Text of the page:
Tuesday, September 17, 2013

US Squash: Are You Forgetting Someone?

The other day US Squash announced that they are "seeking Regional Squad Assistant Coaches for the advertising [sic] 2013-2014 season." This is an admirable effort, the purpose of which is to "bring together the broadest base of talent from across the country" so that promising players can train together with like players in their region. The goal is to eventually enhance the National Teams.

There's only one problem. The country has been divided into 7 regions: New England, Connecticut, New York, Pennsylvania, the Mid Atlantic region, the Great Lakes region, and the West Coast.

This nicely accounts for the traditional 'squash states' along the I-95 corridor, and recognizes the Chicagoland area, but completely overlooks Atlanta and the rest of the South, where there has been significant activity lately, and all of the Midwest, Dallas, and Denver and the Mountain states. It also lumps together the entire West Coast, which is one big lump. 

I've heard one complaint several times before about US Squash, whose very name implies a nation-wide organization, and that is this: US Squash routinely overlooks and does not care for squash players unless they are in the customary powerhouse states. 

What about smaller squash communities that can be no less dedicated? Memphis, I know, has a solid core of squash enthusiasts. I've played in Louisville, and they love their squash there. I've played in Dallas and Denver, what about them?

US Squash wants to grow the game, and they work hard at it—a very dedicated bunch of people over there... 

But they have to break out of an old pattern of doing business and pay more attention to the first two letters of their name. Think national, fellas, it's time. (And that's good news, by the way.)


  1. Give us a break. It is a good initiative and you can't have a squad in a place like Memphis with one or two players (and I don't know of any top juniors in Memphis, but hope there are some).

    This is for elite players, not intermediates.

    All players, no matter where they live, have an opportunity to be on a squad. The TN players ARE eligible.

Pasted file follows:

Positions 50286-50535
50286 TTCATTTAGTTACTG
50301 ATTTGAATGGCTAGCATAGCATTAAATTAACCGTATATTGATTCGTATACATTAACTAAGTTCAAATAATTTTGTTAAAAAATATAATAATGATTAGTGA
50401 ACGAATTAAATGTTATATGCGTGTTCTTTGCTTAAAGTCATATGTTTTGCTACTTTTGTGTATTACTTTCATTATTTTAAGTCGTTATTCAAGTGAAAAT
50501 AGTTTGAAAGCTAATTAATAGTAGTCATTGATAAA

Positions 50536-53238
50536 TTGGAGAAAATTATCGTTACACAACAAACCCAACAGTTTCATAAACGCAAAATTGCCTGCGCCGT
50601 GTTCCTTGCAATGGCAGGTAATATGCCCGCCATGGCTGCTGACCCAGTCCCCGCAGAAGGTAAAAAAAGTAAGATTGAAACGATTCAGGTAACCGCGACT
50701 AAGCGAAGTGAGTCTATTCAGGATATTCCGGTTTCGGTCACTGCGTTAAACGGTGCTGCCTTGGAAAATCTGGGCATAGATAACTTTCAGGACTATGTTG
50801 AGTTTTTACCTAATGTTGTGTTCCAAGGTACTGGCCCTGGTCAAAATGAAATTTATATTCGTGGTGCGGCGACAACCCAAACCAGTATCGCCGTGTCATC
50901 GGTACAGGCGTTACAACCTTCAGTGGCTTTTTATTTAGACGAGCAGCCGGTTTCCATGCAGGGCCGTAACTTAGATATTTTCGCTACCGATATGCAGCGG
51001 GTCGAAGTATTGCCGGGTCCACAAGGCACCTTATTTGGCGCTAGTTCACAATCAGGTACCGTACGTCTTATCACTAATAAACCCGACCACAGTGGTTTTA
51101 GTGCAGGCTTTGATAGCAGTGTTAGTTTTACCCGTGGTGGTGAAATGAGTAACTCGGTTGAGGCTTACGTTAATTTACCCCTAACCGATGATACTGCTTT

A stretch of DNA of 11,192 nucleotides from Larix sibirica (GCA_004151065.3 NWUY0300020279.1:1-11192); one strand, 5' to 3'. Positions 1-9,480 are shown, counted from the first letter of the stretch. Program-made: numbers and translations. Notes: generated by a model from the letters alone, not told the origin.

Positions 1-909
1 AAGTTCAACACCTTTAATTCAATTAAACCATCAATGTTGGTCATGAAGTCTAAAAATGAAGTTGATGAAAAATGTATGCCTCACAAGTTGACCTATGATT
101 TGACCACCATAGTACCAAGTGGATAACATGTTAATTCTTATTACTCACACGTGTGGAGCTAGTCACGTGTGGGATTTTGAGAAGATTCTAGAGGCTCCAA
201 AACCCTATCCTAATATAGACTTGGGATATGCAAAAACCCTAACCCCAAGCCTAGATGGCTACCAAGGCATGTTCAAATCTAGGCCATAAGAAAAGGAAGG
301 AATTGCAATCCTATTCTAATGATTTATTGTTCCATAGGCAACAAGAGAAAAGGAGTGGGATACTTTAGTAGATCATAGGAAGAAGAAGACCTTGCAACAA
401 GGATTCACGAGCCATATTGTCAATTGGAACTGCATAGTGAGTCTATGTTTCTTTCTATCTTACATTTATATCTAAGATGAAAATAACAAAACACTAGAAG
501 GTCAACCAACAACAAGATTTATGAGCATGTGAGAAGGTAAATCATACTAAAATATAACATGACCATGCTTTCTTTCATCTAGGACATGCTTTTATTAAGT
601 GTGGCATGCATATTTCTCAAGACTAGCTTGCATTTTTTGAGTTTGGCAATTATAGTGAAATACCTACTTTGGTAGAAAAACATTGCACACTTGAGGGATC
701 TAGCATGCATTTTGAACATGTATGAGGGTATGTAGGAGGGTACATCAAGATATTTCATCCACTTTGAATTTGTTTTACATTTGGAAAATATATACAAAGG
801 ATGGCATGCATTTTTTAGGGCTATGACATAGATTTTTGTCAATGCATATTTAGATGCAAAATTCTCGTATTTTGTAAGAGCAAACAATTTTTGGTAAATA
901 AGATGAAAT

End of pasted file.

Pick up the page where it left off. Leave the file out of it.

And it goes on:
"Eligible players from these regions can sign up for Regional Squads in other locations."

  2. You're both right. There are no junior players in Memphis (or Tennessee that I know of) but there is passion for squash here and in Nashville. And Tom Rumpler runs great tournaments for all ages in Atlanta. Maybe a visit or exhibition in Memphis and/or Nashville by one of the regional squads or a few of the best players would gin up more interest. We would welcome you, host you, feed you, showcase you, and probably lose badly to you (with a couple of exceptions) but is there any other way to grow the sport?
    John, Memphis

  3. First, i started my blog by saying this program by US Squash is "admirable." So I like it. David above seems to think otherwise. My only point, echoed by John, is that you don't grow the game by ignoring vast swaths of the country. That has historically been the case, but it is time to end that practice. Show these areas some love and they will respond. Saying that players from these areas can travel upwards of a 1000 miles to play in another region, as David suggests, isn't exactly conducive to growing the game. Develop a full-country strategy. I played in Louisville and played two very knowledgeable 5.0 players. I played in Sewanee, TN and had a good match. They are out there....

  4. Dear Squashist,

    Your information is not accurate, and your accusations unjust.
    US Squash has nine regions, here they are with the states they include (all 50):

    • Central: AR, CO, KS, LA, NE, OK, TX
    • Connecticut; CT
    • Great Lakes Region: IA, IL, IN, KY, MI, MN, MO, ND, OH, SD, WI, WV
    • Mid-Atlantic: DC, DE, MD, NJ, VA
    • New England: MA, ME, NH, RI, VT
    • New York: NY
    • Pennsylvania: PA
    • Southeast: AL, FL, GA, MS, NC, SC, TN
    • Western States: AK, AZ, CA, HI, ID, MT, NV, NM, OR, UT, WA, WY

    Like many organizations, regions are determined to roughly allocate an equal number of people per region. Of course, with a higher population density in the Northeast, there are more regions. This also happens to reflect the squash playing population which is roughly 50% in the PA//NJ/NY and New England area. The reason for having an approximate equal number of players per region is to help ensure fair access to development opportunities.